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Marshall v. Henning





APPEAL from the Circuit Court of Du Page County; the Hon. HELEN C. KINNEY, Judge, presiding.


Defendant, John A. Henning, appeals from a judgment entered in favor of plaintiff, Edward Marshall, Jr., as trustee, for $102,385.03 after a bench trial. The sole issue presented for our review is whether the trial court abused its discretion in denying defendant's motion for a continuance of trial.

Plaintiff, who is trustee of an irrevocable trust for the benefit of Mildred A. Henning, brought action against defendant, who is Mildred Henning's son, seeking to recover monies loaned to defendant by her. The complaint alleged that separate loans were made from 1973 to 1977, totaling $76,000, and that $93,174.85 was due for principal and interest at the time of filing the complaint on March 29, 1977. Howard R. Kaufman, attorney for defendant, entered his appearance on January 6, 1978, and defendant's answer was thereafter filed February 3, 1978, generally denying the allegations of the complaint and requesting its dismissal. The case was ordered set for a pretrial conference to be held January 19, 1979, before Judge Helen Kinney with discovery to be completed by that date. Plaintiff's attorney appeared for the conference, but Mr. Kaufman failed to do so. The trial judge, in her order on that day, took note of extreme weather conditions and directed the conference be set again for February 23, 1979, and that failure of counsel to appear may result in dismissal or default. The February 23 conference was rescheduled to March 21 by agreement of the parties; both attorneys appeared then and a further conference was set for April 6. The parties again appeared on April 6, and depositions of plaintiff and defendant were ordered to be taken May 11 and all discovery completed by June 20. The court further ordered that the case was set for trial on Monday, July 2, before Judge Kinney, who informed them the court had set aside all of the week for this trial.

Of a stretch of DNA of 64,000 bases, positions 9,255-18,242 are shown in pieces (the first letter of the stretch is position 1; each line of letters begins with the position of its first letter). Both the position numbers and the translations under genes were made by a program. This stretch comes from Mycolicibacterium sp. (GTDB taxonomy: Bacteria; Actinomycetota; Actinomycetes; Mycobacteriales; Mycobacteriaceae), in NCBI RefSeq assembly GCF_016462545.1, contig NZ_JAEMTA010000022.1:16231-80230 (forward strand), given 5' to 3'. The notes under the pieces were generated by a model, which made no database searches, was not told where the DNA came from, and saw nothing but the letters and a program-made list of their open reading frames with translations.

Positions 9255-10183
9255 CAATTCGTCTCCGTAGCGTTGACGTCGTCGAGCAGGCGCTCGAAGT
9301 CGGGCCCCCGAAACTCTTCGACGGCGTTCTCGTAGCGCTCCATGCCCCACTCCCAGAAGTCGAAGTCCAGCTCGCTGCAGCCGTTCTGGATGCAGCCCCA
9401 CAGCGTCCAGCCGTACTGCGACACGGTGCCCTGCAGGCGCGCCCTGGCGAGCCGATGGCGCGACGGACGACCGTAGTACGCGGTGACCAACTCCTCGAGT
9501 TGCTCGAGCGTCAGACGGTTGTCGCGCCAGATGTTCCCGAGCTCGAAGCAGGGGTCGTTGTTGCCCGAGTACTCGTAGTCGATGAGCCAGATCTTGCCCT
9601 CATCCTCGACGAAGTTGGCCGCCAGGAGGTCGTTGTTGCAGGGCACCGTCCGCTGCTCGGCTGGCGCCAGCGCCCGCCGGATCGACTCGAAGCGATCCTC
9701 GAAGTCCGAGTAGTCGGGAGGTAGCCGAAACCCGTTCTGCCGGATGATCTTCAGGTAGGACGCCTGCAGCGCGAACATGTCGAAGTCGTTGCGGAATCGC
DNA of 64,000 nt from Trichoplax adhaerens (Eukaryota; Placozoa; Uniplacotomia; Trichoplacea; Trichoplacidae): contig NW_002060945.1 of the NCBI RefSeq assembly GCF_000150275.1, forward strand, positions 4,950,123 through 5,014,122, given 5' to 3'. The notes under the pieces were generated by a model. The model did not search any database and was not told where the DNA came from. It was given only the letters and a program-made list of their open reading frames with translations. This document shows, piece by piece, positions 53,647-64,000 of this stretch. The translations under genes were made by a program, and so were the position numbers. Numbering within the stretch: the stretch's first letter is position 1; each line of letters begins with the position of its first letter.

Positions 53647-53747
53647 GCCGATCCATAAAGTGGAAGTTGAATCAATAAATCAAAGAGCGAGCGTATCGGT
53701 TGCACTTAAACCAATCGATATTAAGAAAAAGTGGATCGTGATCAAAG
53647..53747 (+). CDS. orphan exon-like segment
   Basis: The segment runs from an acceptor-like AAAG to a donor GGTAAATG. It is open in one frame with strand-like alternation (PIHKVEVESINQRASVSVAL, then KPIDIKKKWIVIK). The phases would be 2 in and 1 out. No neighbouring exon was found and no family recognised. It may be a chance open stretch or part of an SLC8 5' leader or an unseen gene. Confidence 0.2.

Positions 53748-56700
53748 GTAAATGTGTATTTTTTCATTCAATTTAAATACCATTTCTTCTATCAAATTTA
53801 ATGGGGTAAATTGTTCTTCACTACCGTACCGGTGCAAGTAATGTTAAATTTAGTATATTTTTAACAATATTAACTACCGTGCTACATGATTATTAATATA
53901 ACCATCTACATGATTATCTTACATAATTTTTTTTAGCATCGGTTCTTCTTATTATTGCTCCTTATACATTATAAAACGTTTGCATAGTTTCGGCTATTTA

On June 30, however, the judge's secretary advised both attorneys by telephone that the trial would not begin until Thursday, July 5, as the judge was sitting in a jury case which had unexpectedly extended into the week of July 2. On July 5 plaintiff's counsel appeared, but neither defendant nor his attorney was present. Attorney Bruce Entman, an associate of Mr. Kaufman, did appear for him and presented a motion for continuance of the trial to a future date. (Apparently, the motion had been filed July 2 but it was not served upon plaintiff's attorney who was first advised of it by telephone on the morning of the trial date.) Defendant's motion was supported by an affidavit by Mr. Kaufman which stated, inter alia, he had been informed by the judge's secretary that the case could not be tried July 2 but would be tried on July 5; that he had informed the secretary he had previous commitments at that time outside the State of Illinois and requested an additional date for trial, which was presented to and denied by the judge; that he served as village prosecutor in the village of Elk Grove (in which court convenes on Thursdays) and also had plans of long standing to transact legal business in the city of New York commencing July 3 or 4; that if diligently tried the case should not take over one day; that his associates in his legal firm are unfamiliar with the case and because of its complexities would not be able to become so sufficiently to afford an adequate defense; and that he stands ready to try the issues at any time convenient to all of the parties.